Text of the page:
Saajan ke aangan mein pehla kadam, Phoole ye bagiyaan mehke har dum; Aao miljul kar jahaan basaaein, Hum kuch aur jagah banaaein;
Storwel Godrej Storwel
The high-pitched voice and the old-fashioned language might seem out of place for many young urban Indians today, but for the pre-globalisation generations, the sentiment of the Godrej Storwel almirah ad was a truth universally acknowledged.
Godrej launched steel cupboards in 1923 as ‘The Godrej’, its third product after locks and soaps. The steel almirahs were later redesigned and rebranded as Godrej Storwel in the 1940s. With all its safety features, neat shelves and secure locks, the cupboard became extremely popular as wedding presents from parents to daughters.
This trend wasn’t lost on Godrej, and in the ’80s the company came out with this now iconic advertisement, featuring a young couple starting their new life together with the dream of creating a little space of their own.
The ad opens with the wedding ceremony, the bride looking down, coy. All through the pheras and the post-wedding games with the in-laws, she is shy and quiet, and keeps her gaze lowered. It is only when she and her husband are opening presents, and they open a box with a Godrej Storwel almirah key, that her face lights up. The ad ends with the two of them putting their things in the almirah and standing next to it, smiling at each other. It’s finally just the two of them, and in a sense, the ad underlines that even in a large joint family setup, it’s possible to have your own little haven of privacy.
“Back in the ’70s and ’80s, when most marriages were arranged between the parents, a woman would find herself at a new, strange place she couldn’t quite call her home yet. The Storwel became her own little corner,” says Kopal Kulkarni, former Design Lead at Godrej Innovation and Design centre.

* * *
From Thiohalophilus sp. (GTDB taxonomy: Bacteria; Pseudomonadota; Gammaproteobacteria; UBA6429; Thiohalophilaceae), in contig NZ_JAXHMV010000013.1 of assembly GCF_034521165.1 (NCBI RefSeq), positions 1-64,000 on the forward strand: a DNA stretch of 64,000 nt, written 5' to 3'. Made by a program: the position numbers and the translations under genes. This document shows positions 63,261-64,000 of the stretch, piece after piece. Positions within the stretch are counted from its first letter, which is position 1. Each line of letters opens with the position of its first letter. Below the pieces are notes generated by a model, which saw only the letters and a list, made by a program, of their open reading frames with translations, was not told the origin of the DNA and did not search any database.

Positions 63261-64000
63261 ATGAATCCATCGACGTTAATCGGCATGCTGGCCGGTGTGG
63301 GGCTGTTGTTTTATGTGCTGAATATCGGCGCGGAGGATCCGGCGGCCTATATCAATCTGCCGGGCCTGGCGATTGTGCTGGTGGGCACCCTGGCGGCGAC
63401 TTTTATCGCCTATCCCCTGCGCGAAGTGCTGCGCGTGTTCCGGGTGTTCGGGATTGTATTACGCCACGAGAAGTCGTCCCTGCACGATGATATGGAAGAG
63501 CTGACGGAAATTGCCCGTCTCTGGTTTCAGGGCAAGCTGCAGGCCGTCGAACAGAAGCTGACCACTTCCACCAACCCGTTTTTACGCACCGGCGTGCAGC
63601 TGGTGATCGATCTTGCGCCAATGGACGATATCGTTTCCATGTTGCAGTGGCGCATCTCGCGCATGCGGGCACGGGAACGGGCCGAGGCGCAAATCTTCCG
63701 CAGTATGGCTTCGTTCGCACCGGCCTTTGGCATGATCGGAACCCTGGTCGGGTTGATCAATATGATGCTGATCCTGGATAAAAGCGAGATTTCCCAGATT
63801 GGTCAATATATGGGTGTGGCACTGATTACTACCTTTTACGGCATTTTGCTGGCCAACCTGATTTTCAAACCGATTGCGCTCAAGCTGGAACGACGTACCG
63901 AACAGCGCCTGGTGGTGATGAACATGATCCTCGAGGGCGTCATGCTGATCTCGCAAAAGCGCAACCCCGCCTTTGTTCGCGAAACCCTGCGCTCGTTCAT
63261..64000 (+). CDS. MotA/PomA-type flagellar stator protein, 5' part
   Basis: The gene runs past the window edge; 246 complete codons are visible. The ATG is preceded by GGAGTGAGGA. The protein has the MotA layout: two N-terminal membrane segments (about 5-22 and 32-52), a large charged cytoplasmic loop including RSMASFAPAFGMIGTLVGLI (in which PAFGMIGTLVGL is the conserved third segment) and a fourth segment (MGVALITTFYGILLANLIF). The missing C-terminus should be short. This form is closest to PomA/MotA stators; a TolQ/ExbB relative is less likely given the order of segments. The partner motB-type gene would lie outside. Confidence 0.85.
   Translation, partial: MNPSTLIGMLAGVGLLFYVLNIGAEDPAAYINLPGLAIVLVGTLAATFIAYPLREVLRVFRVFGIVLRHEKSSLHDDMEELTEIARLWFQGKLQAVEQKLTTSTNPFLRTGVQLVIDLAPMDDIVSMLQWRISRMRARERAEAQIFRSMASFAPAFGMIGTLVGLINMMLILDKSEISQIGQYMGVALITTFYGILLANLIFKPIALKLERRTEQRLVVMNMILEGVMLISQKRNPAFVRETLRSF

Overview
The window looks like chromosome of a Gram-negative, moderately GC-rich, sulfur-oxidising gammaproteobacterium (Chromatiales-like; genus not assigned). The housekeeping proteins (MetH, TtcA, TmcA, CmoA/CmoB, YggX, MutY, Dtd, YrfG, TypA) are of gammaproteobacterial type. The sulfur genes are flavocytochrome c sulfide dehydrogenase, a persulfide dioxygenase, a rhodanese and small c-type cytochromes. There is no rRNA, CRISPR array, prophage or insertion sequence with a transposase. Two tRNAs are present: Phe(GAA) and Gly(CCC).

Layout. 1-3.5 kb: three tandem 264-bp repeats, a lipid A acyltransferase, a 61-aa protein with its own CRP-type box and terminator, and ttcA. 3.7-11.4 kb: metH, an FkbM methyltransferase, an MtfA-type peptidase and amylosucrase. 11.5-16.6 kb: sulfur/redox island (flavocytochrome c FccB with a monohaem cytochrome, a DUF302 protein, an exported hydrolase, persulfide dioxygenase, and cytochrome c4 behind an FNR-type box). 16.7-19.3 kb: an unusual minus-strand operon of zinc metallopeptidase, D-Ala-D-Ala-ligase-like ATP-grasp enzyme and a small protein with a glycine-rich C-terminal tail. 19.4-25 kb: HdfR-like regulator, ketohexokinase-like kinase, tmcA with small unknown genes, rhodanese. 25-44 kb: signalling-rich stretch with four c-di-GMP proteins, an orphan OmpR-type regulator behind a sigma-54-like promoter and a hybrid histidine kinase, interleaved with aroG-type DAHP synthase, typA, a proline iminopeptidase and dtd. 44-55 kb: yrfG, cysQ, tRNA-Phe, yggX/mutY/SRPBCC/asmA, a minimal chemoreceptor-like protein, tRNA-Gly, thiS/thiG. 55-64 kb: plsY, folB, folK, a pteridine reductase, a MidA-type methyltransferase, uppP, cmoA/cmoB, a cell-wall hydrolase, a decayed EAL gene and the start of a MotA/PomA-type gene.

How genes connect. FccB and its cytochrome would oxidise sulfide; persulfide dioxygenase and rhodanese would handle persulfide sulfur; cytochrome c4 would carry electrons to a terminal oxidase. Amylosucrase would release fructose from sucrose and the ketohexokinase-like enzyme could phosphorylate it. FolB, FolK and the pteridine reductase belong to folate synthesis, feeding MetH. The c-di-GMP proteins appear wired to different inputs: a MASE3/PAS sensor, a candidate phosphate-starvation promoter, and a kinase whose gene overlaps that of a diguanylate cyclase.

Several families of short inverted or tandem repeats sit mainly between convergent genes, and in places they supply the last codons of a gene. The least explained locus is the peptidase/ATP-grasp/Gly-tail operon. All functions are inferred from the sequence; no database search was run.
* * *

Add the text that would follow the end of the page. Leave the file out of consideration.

He also notes how the almirah became immensely popular during weddings initially because of the exchange of jewellery and cash that weddings often entail — with its impeccable lock, the Storwel became the only place where people could safely store these things.
“With the right kind of push by an amazing sales and advertising team back then, it became a tradition to gift a bride or a newly wed couple a Godrej Storwel,” says Kulkarni reminiscing how the jingle hyphenated Godrej’s name with the product.
“It was so catchy that it became almost impossible to say Godrej without saying Storwel right after.”
Neelu Singh, a social activist from Agra, recalls that “rooms weren’t equipped with wardrobes and dressing rooms like they are today, they were just one portion of the house you were assigned with your husband”.
She says that the almirah, which she received as a wedding gift, “was a gift of privacy” in a time when most people didn’t even have attached bathrooms, forget independent kitchens and drawing rooms.
But it didn’t end at weddings. Godrej Storwel came out with a series of advertisements, all set to the same tune as the wedding one, but with slight variations to the lyrics. But the line “Hum kuch aur jagah banaaein” was a staple of most of them. In one, all the women of the family gift a pregnant woman an almirah; in another, two young boys, brothers, fight over space in their shared almirah — the conflict is resolved when the parents gift the younger one his own Godrej Storwel on his birthday. It was almost as if, in that one moment when he was given they key, he had come of age.
Changing times meant that these almirahs aren’t as much of a rage as they used to be. Where brides once stored trousseau saris and jewellery in their trusted almirahs, working couples now also need space for business suits and dresses, and with a proliferation of banks and therefore lockers, the need to store jewellery in the Godrej safe isn’t as pressing.
The iconic grey and olive green hold-alls have now given way to built-in modular wardrobe units. But for those who have grown up with a Godrej Storwel, it is difficult to imagine life without it, even if it is no longer used.
Like Shubham Kumar’s parents. The Navi Mumbai resident tells ThePrint that “Nobody uses the almirah anymore, it’s lying in one corner of the house. But my parents refuse to throw it away since it was the first thing they bought after getting married.”